March 5, 2014
Netanyahu's inaction to Obama's provocations sends powerful message
Kerry, after apparent criticism by Schumer, seeks to allay skepticism on diplomacy
How to ruin a perfectly good kid in 10 simple steps
2014 Oscars played it safe, but was faith lost in the shuffle?
Apple joins Hobby Lobby in touting corporate values beyond profit
March 3, 2014
Alina Dain Sharon: In the Hebrew calendar, a leap year has extra month, not day
Latest Obama appointment to prove Prez set on emasculating so-called Israel Lobby
Jewish World Review
Dec. 23, 2003
/ 28 Kislev, 5764
Lighting our way to the palace of the king
Rabbi Yonason Goldson
There is a story of a prince, a true prodigal son, whose antics and
excesses taxed his father's patience until the king, with no other recourse,
sent his son penniless into exile to learn responsibility and humility.
The prince wandered from place to place, half-starving, unqualified for any
craft or labor, until he finally found work as a shepherd in a distant land.
The job of shepherding was not overly difficult, but the sun burned the
prince's back by day, the wind froze him at night, and the rain soaked
through his clothes in winter.
Other shepherds built little huts to protect
them from the elements, but whenever the poor prince tried to build himself
a hut it toppled over in the first strong breeze.
Years went by, until at last the prince heard that the king was coming to
the province where he lived. There was a custom in the kingdom that people
would write their wishes upon scraps of paper and throw them at the king's
carriage. Any requests that the king picked up a read would be granted
immediately. So the prince positioned himself along the parade route and,
as the king's carriage passed, he took careful aim and tossed his note.
The paper fell at the king's feet. He unrolled it and, recognizing his
son's handwriting, he began to weep. For the note asked if the king would
give the prince a little hut to protect him from the sun and the wind and
"My son could have asked to return to the palace," cried the king, "but he
no longer knows he is a prince."
So it was in the days of the Maccabees, when the Jewish people were so
steeped in the physical aestheticism and indulgences of Greek culture that
many of them forgot that they were in exile, forgot that they were
inheritors of a priceless spiritual legacy, forgot that they were children
of the King.
But a few didn't forget. A few risked their lives to honor the Sabbath, to
circumcise their sons, to study the Torah of their fathers and grandfathers,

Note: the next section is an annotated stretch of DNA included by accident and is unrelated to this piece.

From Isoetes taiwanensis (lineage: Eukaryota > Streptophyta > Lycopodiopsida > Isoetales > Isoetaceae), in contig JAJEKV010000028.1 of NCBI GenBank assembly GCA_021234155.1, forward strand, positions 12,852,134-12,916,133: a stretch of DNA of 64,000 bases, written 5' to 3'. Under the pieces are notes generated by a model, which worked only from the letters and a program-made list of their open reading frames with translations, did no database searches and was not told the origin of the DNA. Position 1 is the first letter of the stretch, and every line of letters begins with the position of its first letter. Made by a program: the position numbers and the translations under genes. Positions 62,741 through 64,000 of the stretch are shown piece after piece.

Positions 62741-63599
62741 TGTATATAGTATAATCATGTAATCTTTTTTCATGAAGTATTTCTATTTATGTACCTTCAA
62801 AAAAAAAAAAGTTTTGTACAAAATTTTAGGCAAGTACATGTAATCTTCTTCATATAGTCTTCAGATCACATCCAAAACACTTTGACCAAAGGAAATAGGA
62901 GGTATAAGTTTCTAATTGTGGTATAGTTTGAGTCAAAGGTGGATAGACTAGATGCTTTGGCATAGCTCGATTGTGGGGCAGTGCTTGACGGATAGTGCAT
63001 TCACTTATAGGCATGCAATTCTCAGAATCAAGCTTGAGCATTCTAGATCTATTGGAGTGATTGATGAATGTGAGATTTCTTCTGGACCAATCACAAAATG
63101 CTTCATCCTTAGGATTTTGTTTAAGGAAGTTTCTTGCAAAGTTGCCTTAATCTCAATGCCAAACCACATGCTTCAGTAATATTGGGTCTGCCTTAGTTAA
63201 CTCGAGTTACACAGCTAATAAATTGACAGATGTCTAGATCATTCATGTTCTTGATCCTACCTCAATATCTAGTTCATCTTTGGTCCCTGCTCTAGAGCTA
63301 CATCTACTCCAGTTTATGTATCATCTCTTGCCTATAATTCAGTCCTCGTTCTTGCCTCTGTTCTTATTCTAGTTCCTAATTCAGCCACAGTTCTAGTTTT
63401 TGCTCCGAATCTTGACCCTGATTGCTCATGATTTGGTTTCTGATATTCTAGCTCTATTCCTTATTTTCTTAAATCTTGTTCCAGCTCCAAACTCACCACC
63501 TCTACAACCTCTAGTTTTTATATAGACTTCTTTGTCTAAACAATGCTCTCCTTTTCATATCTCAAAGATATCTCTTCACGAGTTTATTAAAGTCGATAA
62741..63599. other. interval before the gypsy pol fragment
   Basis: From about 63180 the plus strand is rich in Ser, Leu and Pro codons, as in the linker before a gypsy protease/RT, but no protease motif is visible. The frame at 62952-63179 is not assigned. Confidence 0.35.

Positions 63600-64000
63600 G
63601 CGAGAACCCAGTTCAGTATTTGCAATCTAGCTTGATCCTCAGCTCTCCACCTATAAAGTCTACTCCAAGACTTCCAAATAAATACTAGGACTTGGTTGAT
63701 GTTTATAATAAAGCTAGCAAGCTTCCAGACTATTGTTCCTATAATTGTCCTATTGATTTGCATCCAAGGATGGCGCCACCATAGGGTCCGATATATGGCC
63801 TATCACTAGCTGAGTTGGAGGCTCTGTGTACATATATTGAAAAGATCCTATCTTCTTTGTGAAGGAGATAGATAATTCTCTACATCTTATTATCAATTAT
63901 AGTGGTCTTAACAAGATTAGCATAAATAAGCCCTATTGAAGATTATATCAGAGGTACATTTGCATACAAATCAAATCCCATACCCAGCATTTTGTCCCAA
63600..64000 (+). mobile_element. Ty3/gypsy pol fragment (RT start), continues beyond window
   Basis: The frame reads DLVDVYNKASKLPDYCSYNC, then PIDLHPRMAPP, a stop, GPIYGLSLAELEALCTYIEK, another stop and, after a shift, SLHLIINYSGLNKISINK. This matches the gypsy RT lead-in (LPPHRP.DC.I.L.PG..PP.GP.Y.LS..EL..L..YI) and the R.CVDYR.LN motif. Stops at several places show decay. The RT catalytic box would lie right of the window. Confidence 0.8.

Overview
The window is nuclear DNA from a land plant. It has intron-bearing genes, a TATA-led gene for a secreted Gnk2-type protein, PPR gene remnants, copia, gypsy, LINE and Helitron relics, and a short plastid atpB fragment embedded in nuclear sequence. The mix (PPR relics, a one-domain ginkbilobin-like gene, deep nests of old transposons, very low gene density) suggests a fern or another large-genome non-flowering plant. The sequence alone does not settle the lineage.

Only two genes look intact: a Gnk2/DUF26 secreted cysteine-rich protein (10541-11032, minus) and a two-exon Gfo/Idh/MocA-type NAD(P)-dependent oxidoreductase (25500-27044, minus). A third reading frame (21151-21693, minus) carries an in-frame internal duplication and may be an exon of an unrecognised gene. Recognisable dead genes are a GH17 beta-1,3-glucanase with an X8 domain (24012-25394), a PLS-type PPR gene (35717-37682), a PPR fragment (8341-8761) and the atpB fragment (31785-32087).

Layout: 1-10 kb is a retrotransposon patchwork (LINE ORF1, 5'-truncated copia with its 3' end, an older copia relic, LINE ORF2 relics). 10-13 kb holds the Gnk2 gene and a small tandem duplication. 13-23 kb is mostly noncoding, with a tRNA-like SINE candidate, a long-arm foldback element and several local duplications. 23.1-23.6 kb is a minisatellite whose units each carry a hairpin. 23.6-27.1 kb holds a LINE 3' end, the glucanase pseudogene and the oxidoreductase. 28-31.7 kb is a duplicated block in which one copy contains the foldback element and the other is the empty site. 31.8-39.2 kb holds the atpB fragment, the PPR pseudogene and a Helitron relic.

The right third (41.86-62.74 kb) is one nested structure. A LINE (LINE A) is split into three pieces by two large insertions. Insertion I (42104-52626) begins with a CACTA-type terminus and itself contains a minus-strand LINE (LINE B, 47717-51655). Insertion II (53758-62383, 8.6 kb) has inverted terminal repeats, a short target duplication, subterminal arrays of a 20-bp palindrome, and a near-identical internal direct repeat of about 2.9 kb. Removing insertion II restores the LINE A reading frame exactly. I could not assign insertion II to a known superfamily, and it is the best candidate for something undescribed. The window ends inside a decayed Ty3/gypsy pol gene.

to preserve the divine spark that had guided their ancestors for a thousand
years. And, when their moment came, those few took up arms against their
oppressors and fought for the privilege of living as Jews. They recaptured
the Holy Temple and, as they rekindled the menorah, divine light flooded the
streets and courtyards of Jerusalem, pushing off the darkness of exile,
waking the people from cultural forgetfulness, inspiring a generation to
remember its ancient roots cast its aspirations once more toward the
Today, 2,168 years later, we too live in an age of spiritual darkness, when
the loudest and most persistent voices in our surrounding culture cry out to
expunge every mention of the divine, to condemn every moral judgment, to
sanctify every perversion in the name of "tolerance." We live in an era of
unprecedented material comfort and convenience, tranquilizing our bodies and
our minds so that we can easily stifle the yearning of our souls.
But when the days are shortest and the nights are coldest, just then can a
little light shine forth and dispel much darkness. Like a lighthouse
guiding a ship home, the lights of the Chanukah menorah can draw us back
from the abyss of spiritual oblivion. And as we add candle upon candle and
light upon light, the growing radiance of the menorah reminds us of the
divine flame that has guided us through the darkness of exile and saved us
from the darkness of assimilation for generation after generation.
If we, like the Hellenist Jews, allow the material values of contemporary
culture to shape our thinking and guide our actions, then we have truly
forgotten who we are. Like the prince whose soul longed for nothing but a
little hut to protect him from the sun and the rain, we will be destined to
live out our days in futility.
But if we cling to all that which is noble within us, if the values of
Jewish culture drive us to perform acts of kindness and charity, to devote a
few moments each day to heartfelt and meditative prayer, to treat neighbors
and strangers alike with respect, to set an example of morality and
character for our children then we will have rekindled the spark of
divinity inside us, and we will have earned the privilege to have our
Father, the King, bring us home.
Every weekday JewishWorldReview.com publishes uplifting articles.
Sign up for the daily JWR update. It's free. Just click here.
JWR contributor Rabbi Yonason Goldson teaches at Block Yeshiva High School and Aish HaTorah in St. Louis. Comment by clicking here.
© 2003, Rabbi Yonason Goldson